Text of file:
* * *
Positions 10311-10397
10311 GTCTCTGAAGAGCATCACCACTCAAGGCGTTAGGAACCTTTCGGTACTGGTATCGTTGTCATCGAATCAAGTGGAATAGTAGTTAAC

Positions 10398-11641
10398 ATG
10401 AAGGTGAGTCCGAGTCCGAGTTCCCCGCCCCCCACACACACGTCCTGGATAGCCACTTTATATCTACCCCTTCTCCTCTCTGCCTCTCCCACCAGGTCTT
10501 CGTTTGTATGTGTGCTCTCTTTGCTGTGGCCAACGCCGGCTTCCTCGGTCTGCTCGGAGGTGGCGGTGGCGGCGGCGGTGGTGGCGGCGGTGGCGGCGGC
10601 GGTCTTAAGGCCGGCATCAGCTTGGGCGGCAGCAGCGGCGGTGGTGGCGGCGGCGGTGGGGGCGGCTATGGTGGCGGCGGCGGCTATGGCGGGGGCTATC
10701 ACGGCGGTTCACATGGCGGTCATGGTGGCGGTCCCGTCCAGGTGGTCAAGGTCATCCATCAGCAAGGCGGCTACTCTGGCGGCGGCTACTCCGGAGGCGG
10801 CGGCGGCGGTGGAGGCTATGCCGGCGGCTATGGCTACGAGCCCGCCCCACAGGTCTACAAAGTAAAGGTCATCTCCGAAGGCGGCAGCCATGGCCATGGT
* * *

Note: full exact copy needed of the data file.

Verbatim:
Positions 10311-10397
10311 GTCTCTGAAGAGCATCACCACTCAAGGCGTTAGGAACCTTTCGGTACTGGTATCGTTGTCATCGAATCAAGTGGAATAGTAGTTAAC

Positions 10398-11641
10398 ATG
10401 AAGGTGAGTCCGAGTCCGAGTTCCCCGCCCCCCACACACACGTCCTGGATAGCCACTTTATATCTACCCCTTCTCCTCTCTGCCTCTCCCACCAGGTCTT
10501 CGTTTGTATGTGTGCTCTCTTTGCTGTGGCCAACGCCGGCTTCCTCGGTCTGCTCGGAGGTGGCGGTGGCGGCGGCGGTGGTGGCGGCGGTGGCGGCGGC
10601 GGTCTTAAGGCCGGCATCAGCTTGGGCGGCAGCAGCGGCGGTGGTGGCGGCGGCGGTGGGGGCGGCTATGGTGGCGGCGGCGGCTATGGCGGGGGCTATC
10701 ACGGCGGTTCACATGGCGGTCATGGTGGCGGTCCCGTCCAGGTGGTCAAGGTCATCCATCAGCAAGGCGGCTACTCTGGCGGCGGCTACTCCGGAGGCGG
10801 CGGCGGCGGTGGAGGCTATGCCGGCGGCTATGGCTACGAGCCCGCCCCACAGGTCTACAAAGTAAAGGTCATCTCCGAAGGCGGCAGCCATGGCCATGGT